“He’ll find me eventually,” Goryal said calmly, showing no signs of leaving to search for their travelling companion. “It’s not like I venture far from the infirmary most days.”

Wriggling his fingers, Morri looked between the lieutenants, uncertain where to start, then noticed Lyrai rubbing his head. “Is it hurting again?”

Lyrai gave him a weary smile. “It never really stops.”

Which was the perfect opening. Morri stepped forward and placed a tingling hand over where the bump used to be. Both he and Lyrai sighed in unison as the heat was sucked out of his hand and into the lieutenant’s aching skull. The relief was immediate and so wonderful that Morri’s knees nearly buckled.

“Careful.” A firm touch steadied his elbow. “Don’t overdo it.”

Feeling a teeny bit drunk, Morri looked into Goryal’s rainbow eyes and nodded. “Course not.” His words were slurred, but he had enough strength to resist when the dragon tried to pull him away from his patient. “Hey.”

“That’s enough,” Goryal ordered, and for such a skinny, fragile-seeming creature, they had plenty of strength when they chose. Dragons.

The moment Morri’s hand left Lyrai’s head, darkness swam over his eyes and his knees went all watery again. “Oh.” He swayed.

“What is it? What’s happening?” Lieutenant Lyrai jumped to his feet and swung Morri around to take his seat, bending over him, concern in his bright blue eyes. Brighter and clearer than they’d been since the day the tower fell.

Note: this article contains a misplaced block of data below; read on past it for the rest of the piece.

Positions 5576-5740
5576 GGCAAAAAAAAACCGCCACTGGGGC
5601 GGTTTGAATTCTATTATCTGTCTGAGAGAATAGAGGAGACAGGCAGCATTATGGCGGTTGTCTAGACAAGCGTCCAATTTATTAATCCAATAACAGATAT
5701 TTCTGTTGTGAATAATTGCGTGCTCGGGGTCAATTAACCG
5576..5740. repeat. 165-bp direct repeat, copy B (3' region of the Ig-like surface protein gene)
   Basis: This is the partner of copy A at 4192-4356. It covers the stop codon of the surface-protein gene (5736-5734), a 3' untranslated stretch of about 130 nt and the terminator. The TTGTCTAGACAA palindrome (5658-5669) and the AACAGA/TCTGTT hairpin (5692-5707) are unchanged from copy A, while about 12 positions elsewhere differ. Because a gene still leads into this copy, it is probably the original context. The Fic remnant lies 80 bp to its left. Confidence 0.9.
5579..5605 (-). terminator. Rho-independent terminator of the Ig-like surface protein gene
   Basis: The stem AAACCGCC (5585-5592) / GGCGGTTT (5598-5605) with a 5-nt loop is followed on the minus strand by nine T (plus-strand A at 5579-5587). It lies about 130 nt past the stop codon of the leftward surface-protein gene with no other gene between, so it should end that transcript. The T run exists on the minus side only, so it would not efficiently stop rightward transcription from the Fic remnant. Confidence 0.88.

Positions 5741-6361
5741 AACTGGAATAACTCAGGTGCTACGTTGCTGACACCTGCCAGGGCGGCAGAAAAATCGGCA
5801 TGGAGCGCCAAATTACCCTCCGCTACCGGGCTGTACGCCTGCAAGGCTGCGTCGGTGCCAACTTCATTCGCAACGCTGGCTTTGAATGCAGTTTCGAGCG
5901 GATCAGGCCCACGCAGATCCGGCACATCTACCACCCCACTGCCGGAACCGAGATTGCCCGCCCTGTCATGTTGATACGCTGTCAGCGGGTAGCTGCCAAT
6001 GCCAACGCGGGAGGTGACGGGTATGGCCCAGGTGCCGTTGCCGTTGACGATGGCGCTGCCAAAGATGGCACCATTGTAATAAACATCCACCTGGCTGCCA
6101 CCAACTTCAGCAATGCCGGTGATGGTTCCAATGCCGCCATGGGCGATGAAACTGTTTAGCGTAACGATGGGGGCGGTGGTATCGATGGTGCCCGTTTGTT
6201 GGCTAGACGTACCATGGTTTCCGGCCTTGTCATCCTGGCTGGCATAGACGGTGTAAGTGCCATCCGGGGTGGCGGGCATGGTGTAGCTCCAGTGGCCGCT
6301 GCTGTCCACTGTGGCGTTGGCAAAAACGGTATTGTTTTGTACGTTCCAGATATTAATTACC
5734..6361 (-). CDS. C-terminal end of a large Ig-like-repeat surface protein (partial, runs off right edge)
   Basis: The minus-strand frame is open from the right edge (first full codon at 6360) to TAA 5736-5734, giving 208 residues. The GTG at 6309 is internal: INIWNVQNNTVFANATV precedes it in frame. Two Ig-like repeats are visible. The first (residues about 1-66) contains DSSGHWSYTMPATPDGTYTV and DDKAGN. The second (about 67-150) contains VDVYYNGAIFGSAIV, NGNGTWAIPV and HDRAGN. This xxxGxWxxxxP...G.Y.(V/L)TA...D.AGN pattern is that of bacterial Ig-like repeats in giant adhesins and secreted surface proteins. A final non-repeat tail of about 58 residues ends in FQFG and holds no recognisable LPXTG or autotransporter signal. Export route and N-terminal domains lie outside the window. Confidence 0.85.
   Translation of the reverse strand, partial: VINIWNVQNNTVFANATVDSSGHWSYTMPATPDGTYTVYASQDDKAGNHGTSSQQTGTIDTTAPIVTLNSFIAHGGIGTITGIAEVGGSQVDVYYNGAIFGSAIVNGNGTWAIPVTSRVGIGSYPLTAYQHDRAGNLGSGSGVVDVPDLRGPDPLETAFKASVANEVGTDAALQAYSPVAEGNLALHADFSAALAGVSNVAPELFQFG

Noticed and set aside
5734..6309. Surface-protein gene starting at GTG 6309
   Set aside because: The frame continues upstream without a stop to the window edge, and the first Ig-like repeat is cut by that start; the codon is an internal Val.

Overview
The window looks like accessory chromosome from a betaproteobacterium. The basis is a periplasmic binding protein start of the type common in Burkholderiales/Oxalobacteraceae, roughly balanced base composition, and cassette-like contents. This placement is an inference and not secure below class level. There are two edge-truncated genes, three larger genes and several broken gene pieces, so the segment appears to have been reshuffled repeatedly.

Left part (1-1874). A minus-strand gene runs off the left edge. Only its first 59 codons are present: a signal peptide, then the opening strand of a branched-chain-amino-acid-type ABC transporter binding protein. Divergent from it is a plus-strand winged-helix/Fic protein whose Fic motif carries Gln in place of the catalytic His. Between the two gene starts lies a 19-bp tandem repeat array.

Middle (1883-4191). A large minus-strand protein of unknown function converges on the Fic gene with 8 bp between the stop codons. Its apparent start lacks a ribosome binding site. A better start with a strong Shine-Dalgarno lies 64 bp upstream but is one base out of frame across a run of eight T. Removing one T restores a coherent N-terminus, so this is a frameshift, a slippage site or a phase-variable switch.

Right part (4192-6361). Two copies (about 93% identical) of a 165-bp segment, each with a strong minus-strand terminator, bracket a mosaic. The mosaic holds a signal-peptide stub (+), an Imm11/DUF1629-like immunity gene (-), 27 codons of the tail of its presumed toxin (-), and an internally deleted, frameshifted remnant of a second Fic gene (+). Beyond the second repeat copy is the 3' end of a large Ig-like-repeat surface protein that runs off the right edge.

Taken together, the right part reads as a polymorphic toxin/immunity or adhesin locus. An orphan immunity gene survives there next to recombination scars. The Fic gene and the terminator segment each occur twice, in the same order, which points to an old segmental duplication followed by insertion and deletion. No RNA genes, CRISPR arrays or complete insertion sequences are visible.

“Oh,” Morri said again, his head feeling too heavy for his neck. “You’re better.” Smiling, he slipped sideways and slumped into soothing, wonderful, welcoming darkness.


~ Next Chapter ~

Thanks for reading!

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About Becca Lusher

Indie author, book devourer, writer of words, dreamer of dreams, currently enthralled to dragons with a side order of Things With Wings.
This entry was posted in Books, Free Fiction, Overworld, Serial, Writing and tagged , , , , , , . Bookmark the permalink.

2 Responses to World’s End: Chapter 1, Part 4

  1. Pingback: World’s End: Chapter 1, Part 3 | Becca Lusher

  2. Pingback: World’s End: Chapter 2, Part 1 | Becca Lusher